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An insect’s legs are adaptations that help it move, eat, and survive predators. Aquatic insects sometimes have legs that look like boat oars, and as you might expect, these legs are made for swimming. Terrestrial insects like ants spend most of their time walking, and have legs designed for quick movement on the ground. Look at a grasshopper’s legs. The third pair is folded and much larger than the others; these powerful legs propel the grasshopper through the air and away from predators. Some insects are predators themselves, and have front legs designed for catching and grasping smaller insects.

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What Do the Mouthparts Look Like?

Honeybee on Daisy flower - Northern Vosges
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The insect world is diverse, and that diversity is well represented by the different types of mouthparts insects may have. There are insects that eat leaves, some that chew on wood, others that drink sap or nectar, and even some that prey on other insects.

Note Whether the Mouth is Designed for Chewing, Piercing, or Just Drinking

Many flies feed on sugary foods, and have a sponge-like mouth for collecting sweet fluids. Butterflies drink nectar and have a coiled tube called a proboscis, which uncurls to reach into flowers. Insects that feed on plant matter have chewing mouthparts, designed to break down plant fibers. Predatory insects, such as mantids, also have chewing mouthparts. Some insects, like weevils and aphids, specialize in drinking plant fluids. They have mouthparts that pierce the plant and then suck the fluids from inside.

If you can, use a hand lens to take a closer look at the insect's mouthparts, and try to discover what kind of mouthparts your mystery insect has.

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What Does the Abdomen Look Like?

Green Dock Beetle (Gastrophysa viridula) female with huge abdomen swollen with eggs.
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The abdomen is the third region of the insect body. Like all arthropods, insects have segmented bodies. The number of abdominal segments can vary between insect orders. The abdomen may also have appendages that are clues to the identity of the mystery insect.

Look at the Insect's Abdominal Segments

The number of abdominal segments varies from six to eleven. For example, silverfish usually have eleven segments, while springtails only have six. If they are visible, try counting the segments.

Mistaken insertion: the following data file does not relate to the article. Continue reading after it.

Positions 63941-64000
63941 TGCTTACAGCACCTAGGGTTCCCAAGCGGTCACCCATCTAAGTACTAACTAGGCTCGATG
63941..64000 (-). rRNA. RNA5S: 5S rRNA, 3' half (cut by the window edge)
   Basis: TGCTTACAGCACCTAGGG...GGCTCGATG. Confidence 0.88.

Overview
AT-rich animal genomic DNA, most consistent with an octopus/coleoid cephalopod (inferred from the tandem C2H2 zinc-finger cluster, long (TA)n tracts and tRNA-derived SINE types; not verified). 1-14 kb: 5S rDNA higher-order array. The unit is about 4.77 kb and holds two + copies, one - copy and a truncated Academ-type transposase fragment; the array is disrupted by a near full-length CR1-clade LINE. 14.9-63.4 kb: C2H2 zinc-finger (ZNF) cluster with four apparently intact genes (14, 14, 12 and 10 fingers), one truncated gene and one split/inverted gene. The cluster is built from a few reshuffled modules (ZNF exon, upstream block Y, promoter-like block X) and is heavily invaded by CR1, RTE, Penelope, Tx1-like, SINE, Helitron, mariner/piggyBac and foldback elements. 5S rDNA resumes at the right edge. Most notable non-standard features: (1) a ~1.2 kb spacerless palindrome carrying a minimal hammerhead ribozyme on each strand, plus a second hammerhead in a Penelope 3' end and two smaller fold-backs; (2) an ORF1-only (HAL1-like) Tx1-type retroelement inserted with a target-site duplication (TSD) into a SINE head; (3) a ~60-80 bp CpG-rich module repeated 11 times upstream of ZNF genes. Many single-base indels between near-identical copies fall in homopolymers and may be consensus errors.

Look for Appendages at the End of the Insect's Abdomen

Your mystery insect may have an obvious “tail” at the end of the abdomen, or what appears to be a set of pincers. These structures are touch organs called cerci that help the insect feel. Earwigs have modified cerci that function as forceps. Three-pronged bristletails are named for their three cerci.

Note the Size and Shape of the Insect's Abdomen

Note the size and shape of the abdomen as well. Is the abdomen long and slender (like in mayflies)? Does it look swollen compared to the thorax? Some identification keys use these characteristics as well as the others you have already observed.

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What Color Is the Insect?

Large Red Damselfly, Pyrrhosoma nymphula on an Iris leaf above a pond.
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Insects can be quite colorful, with distinct markings that are unique to a certain species.

Note Any Colors and Patterns on the Insect's Wings

You cannot identify a butterfly without knowing the colors and patterns on its wings. Some beetles have iridescent forewings; others display spots or stripes. But it’s not just insect wings that come in every color of the rainbow. Their bodies may also have unique and colorful markings. Monarch butterflies are known for their orange and black wings, but many people don’t notice the white polka dots on their black bodies.

Note Any Patterns on the Insect's Body

Note any colors and patterns on the wings and the body of your mystery insect. If there are dots or stripes, try to count them. Some species mimic the colors of others as a means of fooling predators, so your observations need to be as specific as possible.

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How Does It Move?

Roesel's Bush Cricket (Metrioptera roeselii) male leaping
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It's helpful to note how your mystery insect moves, whether in captivity or in the wild.

See if Your Insect Flies, Jump, Walk, or Wriggles

If you observe the insect flying, you know it is a winged insect and can eliminate at least four insect orders (the wingless insects) from your guesses. Some insects, like grasshoppers, prefer to propel themselves with their legs but are capable of flying when necessary. Mantids walk unless threatened, and then they will fly as well. Springtails are named for their ability to spring or launch themselves into the air. Even if these traits don’t give you definitive answers to an insect’s identity, making notes on their movement patterns will teach you something about how that insect lives.